Hallsands village, located in an Area of Outstanding Natural Beauty on the South Devon coast at Start Bay, about I mile north of Start Point, was until the last few years of the 19th century associated with fishing. From 1897 for the next 20 years, it suffered hardship, with its community progressively losing their means of fishing, culminating in losing their houses and belongings to the sea. This was brought about by removal of vast quantities of sand and shingle which had protected the precarious community for many, many decades. The result was that most inhabitants were forced to abandon their houses before they collapsed, but today the village has international renown within the Coastal Engineering fraternity, an example of the effect of coastal dredging when processes are not fully understood.

Hallsands in 1885
Hallsands in 1885

The early history of Hallsands is unknown, but a chapel has existed there since at least 1506. The village was at a cave known as Poke Hole, and probably was not inhabited before 1600. The village[1]grew in size during the 18th and 19th centuries, and by the 1891 census, it was thriving with 37 houses, a spring, a public house called the London Inn dating from 1784 with stables, a bakery, a greengrocer, and a population of 159. The nearest school was a 2 mile walk. Many of the men of Hallsands had other trades to supplement the living they made through fishing, such as tailor, carpenter and blacksmith.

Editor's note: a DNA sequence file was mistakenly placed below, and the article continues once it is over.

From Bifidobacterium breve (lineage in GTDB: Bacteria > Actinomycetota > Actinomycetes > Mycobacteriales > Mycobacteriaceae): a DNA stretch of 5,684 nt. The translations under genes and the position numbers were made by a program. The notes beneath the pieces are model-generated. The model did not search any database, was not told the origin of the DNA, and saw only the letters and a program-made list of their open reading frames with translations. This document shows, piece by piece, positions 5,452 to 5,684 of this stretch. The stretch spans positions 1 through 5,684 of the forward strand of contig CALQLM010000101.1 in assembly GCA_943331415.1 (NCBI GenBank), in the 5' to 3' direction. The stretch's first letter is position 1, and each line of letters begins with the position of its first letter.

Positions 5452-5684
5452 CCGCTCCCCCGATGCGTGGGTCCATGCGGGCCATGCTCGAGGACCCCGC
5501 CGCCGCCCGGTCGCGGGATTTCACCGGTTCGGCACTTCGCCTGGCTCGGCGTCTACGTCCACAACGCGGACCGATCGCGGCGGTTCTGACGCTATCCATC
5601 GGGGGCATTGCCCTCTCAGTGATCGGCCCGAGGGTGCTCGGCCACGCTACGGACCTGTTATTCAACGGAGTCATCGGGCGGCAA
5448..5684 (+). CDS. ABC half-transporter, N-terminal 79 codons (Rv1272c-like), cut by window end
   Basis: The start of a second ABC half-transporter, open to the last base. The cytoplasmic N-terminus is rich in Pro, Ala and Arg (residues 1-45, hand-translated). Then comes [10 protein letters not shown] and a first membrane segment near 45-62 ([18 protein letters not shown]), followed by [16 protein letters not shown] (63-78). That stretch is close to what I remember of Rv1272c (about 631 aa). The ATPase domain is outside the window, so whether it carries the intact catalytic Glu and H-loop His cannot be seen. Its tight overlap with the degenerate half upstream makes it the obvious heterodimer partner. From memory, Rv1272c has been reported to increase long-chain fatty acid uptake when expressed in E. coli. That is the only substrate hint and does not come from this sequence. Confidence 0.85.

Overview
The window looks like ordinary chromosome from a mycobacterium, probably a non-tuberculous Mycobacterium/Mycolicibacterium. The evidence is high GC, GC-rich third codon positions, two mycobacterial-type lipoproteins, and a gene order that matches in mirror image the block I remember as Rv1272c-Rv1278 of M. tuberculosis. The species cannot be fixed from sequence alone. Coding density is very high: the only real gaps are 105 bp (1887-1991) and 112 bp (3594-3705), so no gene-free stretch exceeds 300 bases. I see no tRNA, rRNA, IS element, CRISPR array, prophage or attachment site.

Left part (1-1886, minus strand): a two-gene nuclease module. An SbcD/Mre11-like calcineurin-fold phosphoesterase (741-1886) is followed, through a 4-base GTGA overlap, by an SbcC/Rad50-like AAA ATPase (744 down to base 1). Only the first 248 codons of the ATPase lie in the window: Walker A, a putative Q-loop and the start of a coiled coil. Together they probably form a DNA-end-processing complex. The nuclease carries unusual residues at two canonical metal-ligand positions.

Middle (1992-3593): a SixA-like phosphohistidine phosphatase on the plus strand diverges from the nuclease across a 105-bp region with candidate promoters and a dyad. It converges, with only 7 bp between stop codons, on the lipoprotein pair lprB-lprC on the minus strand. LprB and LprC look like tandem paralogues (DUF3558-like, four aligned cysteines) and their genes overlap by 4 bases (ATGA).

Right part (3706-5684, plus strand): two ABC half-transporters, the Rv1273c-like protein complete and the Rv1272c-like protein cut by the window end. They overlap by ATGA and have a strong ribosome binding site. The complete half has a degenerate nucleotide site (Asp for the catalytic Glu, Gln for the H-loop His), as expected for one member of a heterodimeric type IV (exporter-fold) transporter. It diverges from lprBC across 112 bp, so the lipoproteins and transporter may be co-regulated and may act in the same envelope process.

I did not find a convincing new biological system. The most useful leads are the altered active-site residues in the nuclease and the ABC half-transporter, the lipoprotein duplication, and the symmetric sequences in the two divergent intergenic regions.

Village from south
The village before major damage occurred. View from the south.

Most residents of Hallsands depended on fishing for a living: crab fishing on the nearby Skerries Bank and seine fishing for mackerel and pilchards. The Leicester Chronicle reported in October 1842 that the “seins belonging to Hallsands secured the immense number of about 800,000 pilchards, which were rather small, fetching from 9d. to 18d. per hundred”. (Approx. £4 to £8 in 2017).

Hallsands Fishing
Hallsands was the home to 128 residents. Fishing was the main way of making a living

The environment of the village was sometimes harsh. Exposed to the weather and storms, but built on a rocky ledge above sea level and protected by the sand and shingle banks in front of it, the hardship was a way of life. The Devon Sea Fisheries Committee added to the difficulties, by passing bylaws[2] in the mid-1890s curtailing certain kinds of fishing, much to the annoyance of fishermen from Hallsands and the nearby communities of Slapton, Torcross and Beesands. Despite trawl nets being banned, some fishermen continued to use them. The Rev.Conrad Finzell of Stokenham wrote to the Dartmouth and South Hams Chronicle to report that continued trawl fishing had entirely crippled the crab fishermen of Hallsands and Beesands, where over 100 crab pots had been destroyed by nets in a three week period [3].